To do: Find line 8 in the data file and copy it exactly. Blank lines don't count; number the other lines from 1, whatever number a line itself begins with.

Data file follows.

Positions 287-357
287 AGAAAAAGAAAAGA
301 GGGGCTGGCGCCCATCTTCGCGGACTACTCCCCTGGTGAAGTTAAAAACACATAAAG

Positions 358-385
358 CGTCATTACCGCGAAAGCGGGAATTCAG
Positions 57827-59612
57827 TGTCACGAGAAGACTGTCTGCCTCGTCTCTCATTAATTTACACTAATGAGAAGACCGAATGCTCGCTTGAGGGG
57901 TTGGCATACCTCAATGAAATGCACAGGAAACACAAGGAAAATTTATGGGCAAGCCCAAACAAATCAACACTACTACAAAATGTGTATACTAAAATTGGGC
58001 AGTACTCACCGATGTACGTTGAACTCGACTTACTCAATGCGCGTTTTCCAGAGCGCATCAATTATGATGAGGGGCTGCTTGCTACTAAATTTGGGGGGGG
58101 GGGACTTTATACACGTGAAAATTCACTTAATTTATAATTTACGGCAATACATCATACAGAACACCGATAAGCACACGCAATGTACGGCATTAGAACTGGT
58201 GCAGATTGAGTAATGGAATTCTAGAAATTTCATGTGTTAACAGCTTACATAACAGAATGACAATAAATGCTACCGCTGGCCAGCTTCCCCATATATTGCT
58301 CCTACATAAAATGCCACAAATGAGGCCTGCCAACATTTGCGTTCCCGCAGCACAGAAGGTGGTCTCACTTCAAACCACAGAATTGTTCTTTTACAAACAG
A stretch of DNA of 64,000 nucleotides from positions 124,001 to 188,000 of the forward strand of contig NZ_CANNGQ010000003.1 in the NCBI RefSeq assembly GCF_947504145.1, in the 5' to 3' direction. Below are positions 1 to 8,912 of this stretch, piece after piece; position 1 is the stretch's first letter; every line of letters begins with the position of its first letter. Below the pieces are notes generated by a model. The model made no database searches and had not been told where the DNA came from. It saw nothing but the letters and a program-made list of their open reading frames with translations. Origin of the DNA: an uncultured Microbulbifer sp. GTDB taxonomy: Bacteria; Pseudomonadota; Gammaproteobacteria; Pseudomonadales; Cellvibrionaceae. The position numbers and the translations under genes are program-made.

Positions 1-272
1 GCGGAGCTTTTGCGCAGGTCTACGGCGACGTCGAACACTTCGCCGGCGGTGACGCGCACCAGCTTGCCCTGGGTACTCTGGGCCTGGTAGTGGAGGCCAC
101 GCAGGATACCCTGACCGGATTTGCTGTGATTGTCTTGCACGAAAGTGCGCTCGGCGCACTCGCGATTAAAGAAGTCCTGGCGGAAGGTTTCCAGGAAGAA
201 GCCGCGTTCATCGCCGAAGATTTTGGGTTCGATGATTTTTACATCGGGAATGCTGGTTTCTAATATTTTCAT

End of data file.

57901 TTGGCATACCTCAATGAAATGCACAGGAAACACAAGGAAAATTTATGGGCAAGCCCAAACAAATCAACACTACTACAAAATGTGTATACTAAAATTGGGC